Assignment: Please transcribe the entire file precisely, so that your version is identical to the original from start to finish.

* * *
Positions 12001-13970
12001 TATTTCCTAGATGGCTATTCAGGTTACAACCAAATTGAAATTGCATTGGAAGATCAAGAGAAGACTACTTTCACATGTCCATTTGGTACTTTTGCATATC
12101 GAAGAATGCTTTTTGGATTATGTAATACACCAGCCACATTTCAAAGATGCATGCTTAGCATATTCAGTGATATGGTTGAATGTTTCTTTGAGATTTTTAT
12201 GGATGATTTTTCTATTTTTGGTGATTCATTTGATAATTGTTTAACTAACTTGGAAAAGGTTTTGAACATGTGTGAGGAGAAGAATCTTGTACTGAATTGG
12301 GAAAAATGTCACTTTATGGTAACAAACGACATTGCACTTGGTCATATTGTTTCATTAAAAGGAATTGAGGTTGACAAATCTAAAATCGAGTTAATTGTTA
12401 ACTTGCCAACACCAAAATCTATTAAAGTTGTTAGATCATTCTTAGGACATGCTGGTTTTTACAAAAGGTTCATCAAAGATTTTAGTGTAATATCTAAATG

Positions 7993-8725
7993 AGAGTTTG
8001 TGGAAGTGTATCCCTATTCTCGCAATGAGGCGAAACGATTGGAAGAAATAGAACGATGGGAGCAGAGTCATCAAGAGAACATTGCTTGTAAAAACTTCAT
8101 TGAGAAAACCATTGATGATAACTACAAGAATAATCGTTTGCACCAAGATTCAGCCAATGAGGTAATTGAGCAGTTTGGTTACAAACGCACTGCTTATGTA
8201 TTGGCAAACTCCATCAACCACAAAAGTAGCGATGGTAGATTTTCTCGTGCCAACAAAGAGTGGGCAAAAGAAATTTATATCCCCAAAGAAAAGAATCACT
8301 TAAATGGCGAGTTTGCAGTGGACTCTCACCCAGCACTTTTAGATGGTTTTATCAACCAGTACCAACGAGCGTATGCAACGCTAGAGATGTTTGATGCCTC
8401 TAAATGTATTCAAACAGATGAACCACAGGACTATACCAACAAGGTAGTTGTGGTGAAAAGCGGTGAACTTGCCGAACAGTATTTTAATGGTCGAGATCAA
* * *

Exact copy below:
Positions 12001-13970
12001 TATTTCCTAGATGGCTATTCAGGTTACAACCAAATTGAAATTGCATTGGAAGATCAAGAGAAGACTACTTTCACATGTCCATTTGGTACTTTTGCATATC
12101 GAAGAATGCTTTTTGGATTATGTAATACACCAGCCACATTTCAAAGATGCATGCTTAGCATATTCAGTGATATGGTTGAATGTTTCTTTGAGATTTTTAT
12201 GGATGATTTTTCTATTTTTGGTGATTCATTTGATAATTGTTTAACTAACTTGGAAAAGGTTTTGAACATGTGTGAGGAGAAGAATCTTGTACTGAATTGG
12301 GAAAAATGTCACTTTATGGTAACAAACGACATTGCACTTGGTCATATTGTTTCATTAAAAGGAATTGAGGTTGACAAATCTAAAATCGAGTTAATTGTTA
12401 ACTTGCCAACACCAAAATCTATTAAAGTTGTTAGATCATTCTTAGGACATGCTGGTTTTTACAAAAGGTTCATCAAAGATTTTAGTGTAATATCTAAATG

Positions 7993-8725
7993 AGAGTTTG
8001 TGGAAGTGTATCCCTATTCTCGCAATGAGGCGAAACGATTGGAAGAAATAGAACGATGGGAGCAGAGTCATCAAGAGAACATTGCTTGTAAAAACTTCAT
8101 TGAGAAAACCATTGATGATAACTACAAGAATAATCGTTTGCACCAAGATTCAGCCAATGAGGTAATTGAGCAGTTTGGTTACAAACGCACTGCTTATGTA
8201 TTGGCAAACTCCATCAACCACAAAAGTAGCGATGGTAGATTTTCTCGTGCCAACAAAGAGTGGGCAAAAGAAATTTATATCCCCAAAGAAAAGAATCACT
8301 TAAATGGCGAGTTTGCAGTGGACTCTCACCCAGCACTTTTAGATGGTTTTATCAACCAGTACCAACGAGCGTATGCAACGCTAGAGATGTTTGATGCCTC
8401 TAAATGTATTCAAACAGATGAACCACAGGACTATACCAACAAGGTAGTTGTGGTGAAAAGCGGTGAACTTGCCGAACAGTATTTTAATGGTCGAGATCAA